I was taking an art class at Precita Eyes and Mom and I had just walked to the car down the block to pack up art I had just made, so I was skipping down the street like any 6 year old might. Monica, my little sister, was KO’d in a ratty old armchair at my grandparents’ antique store (read: junk shop), Flying Machine Antiques on Church Street. (At 2, Mony was a big snorer then- don’t tell her I said that. Though she might volunteer that info. Either way, she could sleep through anything, that’s how hard of a sleeper she was.)
As we headed back to the studio, Mom noticed the buildings wobbling a little bit, but it didn’t dawn on her what was happening because she was more concerned with everyone running out of Precita Eyes into the park so she figured some crack head (because it was a super cracky park then) or crazy homeless person had come in and created a scene because neither she nor really felt the ground moving. We walked over to the open field and sat there a while with all the other Precita kids and artists and random park people.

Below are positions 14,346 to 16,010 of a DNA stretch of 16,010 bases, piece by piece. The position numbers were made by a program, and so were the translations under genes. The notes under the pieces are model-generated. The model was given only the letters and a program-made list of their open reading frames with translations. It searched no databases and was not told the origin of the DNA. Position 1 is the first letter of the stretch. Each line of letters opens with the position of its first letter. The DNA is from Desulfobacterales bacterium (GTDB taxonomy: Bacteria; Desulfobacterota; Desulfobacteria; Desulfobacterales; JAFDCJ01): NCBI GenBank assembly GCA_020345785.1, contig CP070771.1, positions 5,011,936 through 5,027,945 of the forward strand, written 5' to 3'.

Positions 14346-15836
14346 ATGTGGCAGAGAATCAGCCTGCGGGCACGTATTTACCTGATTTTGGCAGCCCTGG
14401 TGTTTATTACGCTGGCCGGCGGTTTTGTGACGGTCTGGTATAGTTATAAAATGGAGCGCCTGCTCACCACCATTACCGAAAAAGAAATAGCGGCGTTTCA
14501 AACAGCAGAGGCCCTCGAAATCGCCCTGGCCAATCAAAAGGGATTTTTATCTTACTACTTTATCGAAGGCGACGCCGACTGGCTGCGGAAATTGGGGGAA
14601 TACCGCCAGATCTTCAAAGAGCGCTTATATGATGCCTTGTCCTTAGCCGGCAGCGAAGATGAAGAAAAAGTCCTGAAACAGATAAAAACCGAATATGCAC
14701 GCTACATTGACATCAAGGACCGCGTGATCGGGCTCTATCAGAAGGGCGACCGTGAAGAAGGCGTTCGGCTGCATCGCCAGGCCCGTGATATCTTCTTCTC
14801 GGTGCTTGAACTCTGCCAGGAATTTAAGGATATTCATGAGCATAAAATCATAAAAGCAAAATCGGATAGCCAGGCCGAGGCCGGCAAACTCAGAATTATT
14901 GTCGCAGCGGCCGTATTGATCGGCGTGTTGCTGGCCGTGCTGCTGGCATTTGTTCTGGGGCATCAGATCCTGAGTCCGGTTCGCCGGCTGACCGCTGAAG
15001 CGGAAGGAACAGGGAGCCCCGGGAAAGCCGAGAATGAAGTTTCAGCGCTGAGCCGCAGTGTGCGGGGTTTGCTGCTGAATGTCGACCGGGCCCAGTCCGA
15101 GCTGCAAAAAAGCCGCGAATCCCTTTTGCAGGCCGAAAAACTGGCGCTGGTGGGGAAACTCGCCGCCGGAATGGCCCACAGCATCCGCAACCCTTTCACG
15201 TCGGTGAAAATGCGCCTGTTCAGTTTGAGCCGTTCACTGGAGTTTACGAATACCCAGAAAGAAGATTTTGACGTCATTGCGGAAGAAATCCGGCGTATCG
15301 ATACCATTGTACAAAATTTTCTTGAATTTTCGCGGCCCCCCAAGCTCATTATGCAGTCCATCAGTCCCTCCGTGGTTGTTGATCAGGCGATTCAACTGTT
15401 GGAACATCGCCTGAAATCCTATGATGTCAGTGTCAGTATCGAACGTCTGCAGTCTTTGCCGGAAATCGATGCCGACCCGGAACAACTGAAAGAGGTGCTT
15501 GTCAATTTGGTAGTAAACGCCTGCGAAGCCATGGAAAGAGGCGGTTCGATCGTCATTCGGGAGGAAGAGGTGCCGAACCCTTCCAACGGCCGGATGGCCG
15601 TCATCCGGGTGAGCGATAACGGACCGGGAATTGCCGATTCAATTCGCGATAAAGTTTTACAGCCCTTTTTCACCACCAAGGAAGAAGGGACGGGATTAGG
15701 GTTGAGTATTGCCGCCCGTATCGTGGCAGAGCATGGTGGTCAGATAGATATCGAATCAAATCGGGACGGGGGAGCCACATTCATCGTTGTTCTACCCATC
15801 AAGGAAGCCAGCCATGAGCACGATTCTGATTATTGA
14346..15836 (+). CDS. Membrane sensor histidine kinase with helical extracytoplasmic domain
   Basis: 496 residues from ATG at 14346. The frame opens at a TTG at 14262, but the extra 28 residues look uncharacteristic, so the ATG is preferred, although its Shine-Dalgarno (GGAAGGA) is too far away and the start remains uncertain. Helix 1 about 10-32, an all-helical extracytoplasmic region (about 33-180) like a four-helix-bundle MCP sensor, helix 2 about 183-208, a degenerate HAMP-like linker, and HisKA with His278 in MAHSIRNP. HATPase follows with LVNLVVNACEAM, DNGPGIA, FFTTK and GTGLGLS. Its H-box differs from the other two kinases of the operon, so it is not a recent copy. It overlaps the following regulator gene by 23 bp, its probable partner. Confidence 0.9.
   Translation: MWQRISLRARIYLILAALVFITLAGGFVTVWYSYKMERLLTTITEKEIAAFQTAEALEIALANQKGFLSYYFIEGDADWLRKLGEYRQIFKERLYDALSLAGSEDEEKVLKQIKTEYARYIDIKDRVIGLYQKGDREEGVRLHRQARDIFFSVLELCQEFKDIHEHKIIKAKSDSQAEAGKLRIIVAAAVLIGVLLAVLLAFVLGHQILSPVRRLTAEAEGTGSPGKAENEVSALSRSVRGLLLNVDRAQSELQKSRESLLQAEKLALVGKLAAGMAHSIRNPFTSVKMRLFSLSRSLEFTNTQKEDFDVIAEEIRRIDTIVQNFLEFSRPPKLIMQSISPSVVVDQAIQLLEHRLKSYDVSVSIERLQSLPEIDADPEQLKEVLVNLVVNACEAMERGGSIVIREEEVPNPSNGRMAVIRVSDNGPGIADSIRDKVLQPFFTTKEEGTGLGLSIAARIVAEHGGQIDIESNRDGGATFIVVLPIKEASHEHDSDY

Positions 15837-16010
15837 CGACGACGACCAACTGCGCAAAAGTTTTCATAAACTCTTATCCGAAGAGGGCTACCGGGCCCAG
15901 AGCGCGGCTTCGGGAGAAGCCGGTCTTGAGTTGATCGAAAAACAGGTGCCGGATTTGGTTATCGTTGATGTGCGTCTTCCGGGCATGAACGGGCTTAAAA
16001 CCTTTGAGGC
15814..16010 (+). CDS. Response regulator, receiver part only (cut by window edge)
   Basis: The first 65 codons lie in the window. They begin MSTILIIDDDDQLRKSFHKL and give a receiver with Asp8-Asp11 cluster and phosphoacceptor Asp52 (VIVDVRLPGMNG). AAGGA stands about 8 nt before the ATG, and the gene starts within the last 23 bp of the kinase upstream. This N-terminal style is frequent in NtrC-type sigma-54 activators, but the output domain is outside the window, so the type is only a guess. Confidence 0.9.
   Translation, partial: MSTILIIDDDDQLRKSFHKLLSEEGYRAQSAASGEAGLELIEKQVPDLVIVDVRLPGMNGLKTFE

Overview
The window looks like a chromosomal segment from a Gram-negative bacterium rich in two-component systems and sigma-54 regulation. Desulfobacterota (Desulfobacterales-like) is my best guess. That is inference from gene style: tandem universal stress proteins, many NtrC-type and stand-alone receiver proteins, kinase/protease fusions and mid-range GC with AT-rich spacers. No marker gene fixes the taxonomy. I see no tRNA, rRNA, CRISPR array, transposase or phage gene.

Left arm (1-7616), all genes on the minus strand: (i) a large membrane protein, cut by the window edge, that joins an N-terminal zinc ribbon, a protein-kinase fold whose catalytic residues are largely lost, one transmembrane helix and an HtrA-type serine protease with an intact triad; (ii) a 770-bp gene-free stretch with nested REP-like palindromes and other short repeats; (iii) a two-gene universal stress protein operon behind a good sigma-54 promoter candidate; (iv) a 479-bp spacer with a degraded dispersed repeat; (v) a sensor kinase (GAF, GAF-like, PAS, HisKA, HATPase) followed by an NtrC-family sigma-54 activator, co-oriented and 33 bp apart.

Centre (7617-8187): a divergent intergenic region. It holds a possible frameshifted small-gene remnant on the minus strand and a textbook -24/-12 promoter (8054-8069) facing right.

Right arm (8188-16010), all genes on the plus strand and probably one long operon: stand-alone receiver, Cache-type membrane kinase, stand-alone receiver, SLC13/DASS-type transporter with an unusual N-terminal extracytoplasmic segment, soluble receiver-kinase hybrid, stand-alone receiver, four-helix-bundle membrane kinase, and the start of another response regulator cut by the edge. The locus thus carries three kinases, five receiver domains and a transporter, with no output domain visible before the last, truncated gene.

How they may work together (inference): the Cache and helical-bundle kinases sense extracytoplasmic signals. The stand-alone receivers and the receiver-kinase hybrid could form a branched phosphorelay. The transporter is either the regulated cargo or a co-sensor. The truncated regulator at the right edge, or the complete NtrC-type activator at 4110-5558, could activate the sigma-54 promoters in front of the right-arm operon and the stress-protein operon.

Though Mony was asleep, and the chair she was using as a bed was in the very center of the store (right under a support beam, probably the safest spot in the store), she apparently woke up and said to no one in particular, “Whoa, that was a big one!”
The rest of the afternoon and into the evening I remember being fascinated by the idea that if a power line was down we were supposed to jump on a car, and worrying about how Dad would get home from the UPS building. For the next 6 years I knew I’d be judged by the kind of granola bar in my earthquake kit. Them green Natures Valley bars were highly coveted even tho they are dry as shit.